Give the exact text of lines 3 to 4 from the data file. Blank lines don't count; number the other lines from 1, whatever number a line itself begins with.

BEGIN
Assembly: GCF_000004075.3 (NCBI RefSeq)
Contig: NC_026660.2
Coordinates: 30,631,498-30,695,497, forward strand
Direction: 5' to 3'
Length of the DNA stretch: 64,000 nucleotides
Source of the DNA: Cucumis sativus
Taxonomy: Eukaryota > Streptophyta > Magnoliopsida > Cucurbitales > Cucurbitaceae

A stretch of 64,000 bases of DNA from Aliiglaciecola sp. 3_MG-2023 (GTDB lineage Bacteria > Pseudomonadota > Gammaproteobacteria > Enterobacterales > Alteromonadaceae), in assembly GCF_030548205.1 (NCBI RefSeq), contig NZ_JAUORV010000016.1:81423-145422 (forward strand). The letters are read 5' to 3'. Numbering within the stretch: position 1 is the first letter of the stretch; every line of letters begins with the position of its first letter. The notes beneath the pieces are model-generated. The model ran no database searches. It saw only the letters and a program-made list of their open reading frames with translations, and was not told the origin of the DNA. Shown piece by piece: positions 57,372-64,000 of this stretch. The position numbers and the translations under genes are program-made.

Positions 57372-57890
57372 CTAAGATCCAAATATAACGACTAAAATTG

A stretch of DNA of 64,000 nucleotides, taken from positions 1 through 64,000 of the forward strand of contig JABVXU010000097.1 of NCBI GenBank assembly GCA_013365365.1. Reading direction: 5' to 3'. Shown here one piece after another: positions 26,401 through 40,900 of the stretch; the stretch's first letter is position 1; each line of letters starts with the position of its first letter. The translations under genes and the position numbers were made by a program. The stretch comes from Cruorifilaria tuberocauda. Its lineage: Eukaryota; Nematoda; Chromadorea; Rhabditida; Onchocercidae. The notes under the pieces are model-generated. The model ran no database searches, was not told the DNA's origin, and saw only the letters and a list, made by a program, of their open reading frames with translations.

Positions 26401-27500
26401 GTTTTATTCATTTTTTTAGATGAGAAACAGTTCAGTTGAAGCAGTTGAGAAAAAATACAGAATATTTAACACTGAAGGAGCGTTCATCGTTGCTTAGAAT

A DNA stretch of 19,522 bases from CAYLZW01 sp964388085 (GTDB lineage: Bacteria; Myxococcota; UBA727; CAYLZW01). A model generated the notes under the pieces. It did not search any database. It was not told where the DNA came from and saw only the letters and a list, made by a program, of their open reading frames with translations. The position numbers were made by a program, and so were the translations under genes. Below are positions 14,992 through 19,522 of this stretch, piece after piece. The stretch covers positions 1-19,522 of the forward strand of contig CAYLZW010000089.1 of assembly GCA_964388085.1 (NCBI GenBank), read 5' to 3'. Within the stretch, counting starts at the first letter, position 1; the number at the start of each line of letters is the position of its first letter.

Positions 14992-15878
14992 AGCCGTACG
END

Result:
Coordinates: 30,631,498-30,695,497, forward strand
Direction: 5' to 3'